Angular momentum transport in weakly ionized protoplanetary disks
          Raquel Salmeron, University of Chicago
          Mark Wardle, Macquarie University
          Arieh Koenigl, University of Chicago
          Magnetic fields play important roles in the dynamics and evolution of protoplanetary disks. They are thought to generate MHD turbulence and drive the acceleration and collimation of outflows frequently observed in such systems. This magnetic activity may effectively regulate the evolution of the `accretion phase' of disks by providing mechanisms that remove angular momentum from the gas, enabling most of it to be accreted. In the weakly ionized environment of such disks, however, the ionization fraction is not enough to produce good magnetic coupling over their entire vertical and radial extention. As a result, the ability of the magnetic field to effectively couple to the fluid -and drive these magnetic processes- is strongly dependent on the conductivity of the gas and its spatial dependency.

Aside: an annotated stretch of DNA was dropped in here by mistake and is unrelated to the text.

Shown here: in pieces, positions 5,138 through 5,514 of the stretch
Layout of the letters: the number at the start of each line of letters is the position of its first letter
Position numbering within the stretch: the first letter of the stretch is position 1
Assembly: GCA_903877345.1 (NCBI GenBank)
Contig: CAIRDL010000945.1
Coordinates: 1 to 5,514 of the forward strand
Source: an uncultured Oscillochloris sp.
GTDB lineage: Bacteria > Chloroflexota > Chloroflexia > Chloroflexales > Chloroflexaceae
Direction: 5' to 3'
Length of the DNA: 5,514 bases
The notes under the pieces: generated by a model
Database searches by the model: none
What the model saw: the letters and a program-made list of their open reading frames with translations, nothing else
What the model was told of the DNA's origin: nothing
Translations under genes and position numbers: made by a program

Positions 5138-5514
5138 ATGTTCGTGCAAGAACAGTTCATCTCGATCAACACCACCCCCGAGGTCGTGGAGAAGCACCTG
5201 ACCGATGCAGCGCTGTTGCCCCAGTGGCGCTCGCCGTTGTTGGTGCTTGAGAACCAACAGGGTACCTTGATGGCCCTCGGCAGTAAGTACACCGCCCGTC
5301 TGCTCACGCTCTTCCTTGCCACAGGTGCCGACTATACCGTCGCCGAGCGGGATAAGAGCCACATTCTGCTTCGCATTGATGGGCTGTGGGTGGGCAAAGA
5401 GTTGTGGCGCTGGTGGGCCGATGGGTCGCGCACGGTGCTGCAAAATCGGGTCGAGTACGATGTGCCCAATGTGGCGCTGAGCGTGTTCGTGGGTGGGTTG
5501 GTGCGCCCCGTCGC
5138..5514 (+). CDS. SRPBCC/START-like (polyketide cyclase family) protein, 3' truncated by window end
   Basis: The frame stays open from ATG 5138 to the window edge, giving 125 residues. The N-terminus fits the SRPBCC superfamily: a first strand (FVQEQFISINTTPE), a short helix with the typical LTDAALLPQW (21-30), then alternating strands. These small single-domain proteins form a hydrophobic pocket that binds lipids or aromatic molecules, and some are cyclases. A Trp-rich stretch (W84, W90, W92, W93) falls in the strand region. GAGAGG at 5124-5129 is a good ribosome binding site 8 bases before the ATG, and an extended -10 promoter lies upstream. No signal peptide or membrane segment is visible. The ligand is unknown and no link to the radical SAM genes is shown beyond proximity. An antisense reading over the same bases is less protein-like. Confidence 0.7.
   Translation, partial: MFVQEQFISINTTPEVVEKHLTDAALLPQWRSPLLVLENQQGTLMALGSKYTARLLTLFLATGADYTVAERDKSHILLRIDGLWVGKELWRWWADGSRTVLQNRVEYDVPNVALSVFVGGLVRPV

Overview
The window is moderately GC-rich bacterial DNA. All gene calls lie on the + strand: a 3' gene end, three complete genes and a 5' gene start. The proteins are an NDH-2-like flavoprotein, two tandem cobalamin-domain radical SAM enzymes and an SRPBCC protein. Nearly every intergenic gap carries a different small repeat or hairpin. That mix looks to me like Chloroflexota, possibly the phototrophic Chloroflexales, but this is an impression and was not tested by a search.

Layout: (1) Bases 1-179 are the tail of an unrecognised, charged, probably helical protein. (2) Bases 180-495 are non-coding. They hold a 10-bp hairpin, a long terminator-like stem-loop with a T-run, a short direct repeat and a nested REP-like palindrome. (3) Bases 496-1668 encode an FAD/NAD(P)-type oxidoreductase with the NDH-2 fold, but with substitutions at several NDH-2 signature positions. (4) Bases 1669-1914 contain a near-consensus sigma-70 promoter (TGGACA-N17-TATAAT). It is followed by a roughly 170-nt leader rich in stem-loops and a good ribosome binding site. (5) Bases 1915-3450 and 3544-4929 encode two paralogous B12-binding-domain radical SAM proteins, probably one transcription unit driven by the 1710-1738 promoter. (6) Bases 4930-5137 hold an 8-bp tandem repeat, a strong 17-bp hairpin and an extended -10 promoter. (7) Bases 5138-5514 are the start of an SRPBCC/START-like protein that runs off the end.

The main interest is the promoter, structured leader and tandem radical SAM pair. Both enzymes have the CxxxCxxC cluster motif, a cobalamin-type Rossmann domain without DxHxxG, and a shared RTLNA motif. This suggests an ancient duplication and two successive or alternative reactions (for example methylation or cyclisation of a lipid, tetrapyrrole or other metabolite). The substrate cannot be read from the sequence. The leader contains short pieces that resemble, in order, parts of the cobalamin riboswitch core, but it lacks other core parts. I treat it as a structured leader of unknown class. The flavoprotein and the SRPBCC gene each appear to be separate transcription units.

We present two examples of magnetic activity in weakly ionized disks: The vertical structure and linear growth of the magnetorotational instability (MRI) and the launching of magnetocentrifugally driven winds. Our method incorporates a realistic ionization profile, with and without dust grains, and the effect of Hall diffusion. Results indicate that, despite the low magnetic coupling, magnetic fields are dynamically important over a broad range of fluid conditions and field strengths. At 1 AU, without grains, MRI-unstable modes exist for field strengths of up to a few gauss. When grains are assumed to be mixed with the gas, the MRI is active for field strengths of up to a fraction of a gauss. The implications of these results to the evolution of protoplanetary disks are briefly discussed.